Winning the War on PMS
Look at Your Lifestyle continued...
Many physicians believe dietary changes will do a great deal to
lessen PMS symptoms. Steven Goldstein, MD, says severe salt restriction during
the second half of the menstrual cycle is often helpful. It's not enough to
stop using the saltshaker, he emphasizes. You have to check the labels on all
sorts of prepared foods, and be aware of the high sodium content in many dishes
when you eat out.
"I've had patients come back to me and say, 'I hate your guts.
My diet is bland as hell -- but it does make a difference in my PMS
symptoms,'" says Goldstein, professor of obstetrics and gynecology at New York
University School of Medicine. He also recommends a moderate dose of
water-soluble, time-release vitamin B-6.
Different women may benefit from different programs, says
Steven Rosenzweig, MD. But in his experience, it is generally helpful to take a
stepwise approach and begin with the quality of diet, exercise, and rest.
"Your diet should balance carbohydrates, proteins, and fat at
each meal. Emphasize whole grains, natural oils rather than margarine and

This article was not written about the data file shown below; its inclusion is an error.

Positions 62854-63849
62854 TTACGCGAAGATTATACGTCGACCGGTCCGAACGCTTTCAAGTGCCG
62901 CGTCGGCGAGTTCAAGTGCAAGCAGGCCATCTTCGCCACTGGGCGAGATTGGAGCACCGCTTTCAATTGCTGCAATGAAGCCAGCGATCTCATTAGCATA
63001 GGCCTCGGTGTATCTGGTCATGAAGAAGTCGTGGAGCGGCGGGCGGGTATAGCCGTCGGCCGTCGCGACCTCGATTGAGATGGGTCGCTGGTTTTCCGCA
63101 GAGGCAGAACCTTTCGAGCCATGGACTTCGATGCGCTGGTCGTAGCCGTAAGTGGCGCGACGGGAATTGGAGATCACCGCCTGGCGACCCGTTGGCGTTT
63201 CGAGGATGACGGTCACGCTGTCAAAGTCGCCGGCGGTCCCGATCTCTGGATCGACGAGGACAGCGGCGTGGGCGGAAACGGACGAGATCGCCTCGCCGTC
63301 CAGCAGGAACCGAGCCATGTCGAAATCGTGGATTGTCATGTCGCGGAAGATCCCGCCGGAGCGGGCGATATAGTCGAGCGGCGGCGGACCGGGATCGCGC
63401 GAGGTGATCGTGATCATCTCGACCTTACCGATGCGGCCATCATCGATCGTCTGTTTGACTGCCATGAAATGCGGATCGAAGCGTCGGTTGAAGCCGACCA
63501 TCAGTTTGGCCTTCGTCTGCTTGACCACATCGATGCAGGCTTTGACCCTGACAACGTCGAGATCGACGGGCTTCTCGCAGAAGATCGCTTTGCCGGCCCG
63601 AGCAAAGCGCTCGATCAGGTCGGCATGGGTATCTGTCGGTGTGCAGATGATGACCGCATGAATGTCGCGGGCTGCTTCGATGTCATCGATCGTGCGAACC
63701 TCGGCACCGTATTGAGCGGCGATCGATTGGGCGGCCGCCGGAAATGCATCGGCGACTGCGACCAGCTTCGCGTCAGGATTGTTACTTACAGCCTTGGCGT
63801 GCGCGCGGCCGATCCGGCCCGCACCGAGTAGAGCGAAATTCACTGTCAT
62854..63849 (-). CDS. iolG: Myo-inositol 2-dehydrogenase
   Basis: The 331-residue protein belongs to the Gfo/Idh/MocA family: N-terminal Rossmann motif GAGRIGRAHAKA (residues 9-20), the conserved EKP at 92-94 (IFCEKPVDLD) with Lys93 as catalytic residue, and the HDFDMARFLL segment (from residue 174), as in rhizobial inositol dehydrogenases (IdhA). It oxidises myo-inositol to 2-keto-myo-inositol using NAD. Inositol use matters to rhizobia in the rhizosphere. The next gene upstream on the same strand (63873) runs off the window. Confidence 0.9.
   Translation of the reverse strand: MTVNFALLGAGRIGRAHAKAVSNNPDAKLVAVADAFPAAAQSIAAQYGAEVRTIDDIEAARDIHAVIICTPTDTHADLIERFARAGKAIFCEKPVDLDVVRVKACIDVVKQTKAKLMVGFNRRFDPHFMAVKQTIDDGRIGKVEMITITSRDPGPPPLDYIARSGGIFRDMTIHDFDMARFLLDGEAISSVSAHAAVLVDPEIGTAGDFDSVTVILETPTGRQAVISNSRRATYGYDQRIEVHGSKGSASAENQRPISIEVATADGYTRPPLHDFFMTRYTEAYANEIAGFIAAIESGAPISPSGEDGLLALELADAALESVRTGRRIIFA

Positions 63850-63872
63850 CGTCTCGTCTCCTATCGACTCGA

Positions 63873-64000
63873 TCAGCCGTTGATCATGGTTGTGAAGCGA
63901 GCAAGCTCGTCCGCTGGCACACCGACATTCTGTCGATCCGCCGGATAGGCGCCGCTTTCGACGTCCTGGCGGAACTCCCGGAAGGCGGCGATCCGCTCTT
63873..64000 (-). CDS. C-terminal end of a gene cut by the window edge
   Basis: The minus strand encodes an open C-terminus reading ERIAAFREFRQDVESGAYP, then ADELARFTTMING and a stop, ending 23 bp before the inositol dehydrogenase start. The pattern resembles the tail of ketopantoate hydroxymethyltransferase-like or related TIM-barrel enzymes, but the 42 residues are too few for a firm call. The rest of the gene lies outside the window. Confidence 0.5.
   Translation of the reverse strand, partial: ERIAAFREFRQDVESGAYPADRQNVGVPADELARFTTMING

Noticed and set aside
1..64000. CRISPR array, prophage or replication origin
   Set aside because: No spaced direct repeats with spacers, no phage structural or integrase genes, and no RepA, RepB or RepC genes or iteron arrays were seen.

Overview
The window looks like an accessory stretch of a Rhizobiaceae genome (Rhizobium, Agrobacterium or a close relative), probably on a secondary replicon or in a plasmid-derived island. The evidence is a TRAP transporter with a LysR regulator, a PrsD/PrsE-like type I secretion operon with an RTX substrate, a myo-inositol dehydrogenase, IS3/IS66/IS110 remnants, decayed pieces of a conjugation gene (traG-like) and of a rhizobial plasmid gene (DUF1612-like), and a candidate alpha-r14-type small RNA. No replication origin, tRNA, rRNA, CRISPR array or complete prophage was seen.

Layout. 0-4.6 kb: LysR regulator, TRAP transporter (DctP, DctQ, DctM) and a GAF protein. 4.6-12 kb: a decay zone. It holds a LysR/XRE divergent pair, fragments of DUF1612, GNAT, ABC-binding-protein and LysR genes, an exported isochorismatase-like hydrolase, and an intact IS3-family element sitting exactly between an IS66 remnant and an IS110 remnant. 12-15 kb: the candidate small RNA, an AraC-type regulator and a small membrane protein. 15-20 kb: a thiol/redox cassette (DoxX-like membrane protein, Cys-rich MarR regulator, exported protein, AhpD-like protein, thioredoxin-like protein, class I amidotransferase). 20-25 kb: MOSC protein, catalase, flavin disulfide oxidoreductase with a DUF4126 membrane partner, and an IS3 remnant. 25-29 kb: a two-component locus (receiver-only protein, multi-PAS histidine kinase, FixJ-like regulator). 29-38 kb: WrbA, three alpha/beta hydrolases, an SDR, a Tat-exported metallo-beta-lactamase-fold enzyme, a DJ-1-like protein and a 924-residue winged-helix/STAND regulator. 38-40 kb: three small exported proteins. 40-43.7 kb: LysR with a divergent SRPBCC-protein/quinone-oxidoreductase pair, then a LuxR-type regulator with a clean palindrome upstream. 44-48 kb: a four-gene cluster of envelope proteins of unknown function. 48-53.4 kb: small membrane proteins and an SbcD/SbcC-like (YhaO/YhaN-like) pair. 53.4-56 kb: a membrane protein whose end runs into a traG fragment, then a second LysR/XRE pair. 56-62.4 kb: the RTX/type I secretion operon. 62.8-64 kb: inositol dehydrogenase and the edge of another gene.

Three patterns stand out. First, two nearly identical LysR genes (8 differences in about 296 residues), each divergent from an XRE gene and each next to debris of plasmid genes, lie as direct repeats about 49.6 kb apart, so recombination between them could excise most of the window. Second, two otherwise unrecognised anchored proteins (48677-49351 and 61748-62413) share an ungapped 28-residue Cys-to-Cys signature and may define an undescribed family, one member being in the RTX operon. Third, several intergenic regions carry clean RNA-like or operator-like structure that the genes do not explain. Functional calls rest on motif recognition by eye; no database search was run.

saturated fats, and vegetable sources of protein. If you follow this sort of
diet, many of the mood swings and energy issues associated with PMS can be
solved," says Rosenzweig, director of the Center for Integrative Medicine at Thomas Jefferson University
Hospital in Philadelphia.
It's extremely important to follow a lifestyle with a natural
rhythm of rest and activity. Get an appropriate amount of sleep, and pursue
some form of daily exercise followed by the relaxation response. "This will
improve the quality of sleep at night and often reduces the total sleep
requirement," he says.
And as Rosenzweig cannot resist mentioning, this sort of diet
and exercise program has health-promoting effects that extend far beyond
control of PMS.
He recommends a good multivitamin, the full range of B vitamins
(not just B-6), and often extra magnesium.
"Women with a predisposition to PMS symptoms often tend to have
low magnesium stores. But the single most effective supplements, in my opinion,
are evening primrose oil and flaxseed oil," he says. While women's needs vary,
a usual starting dose would be about 1,000 mg of each per day.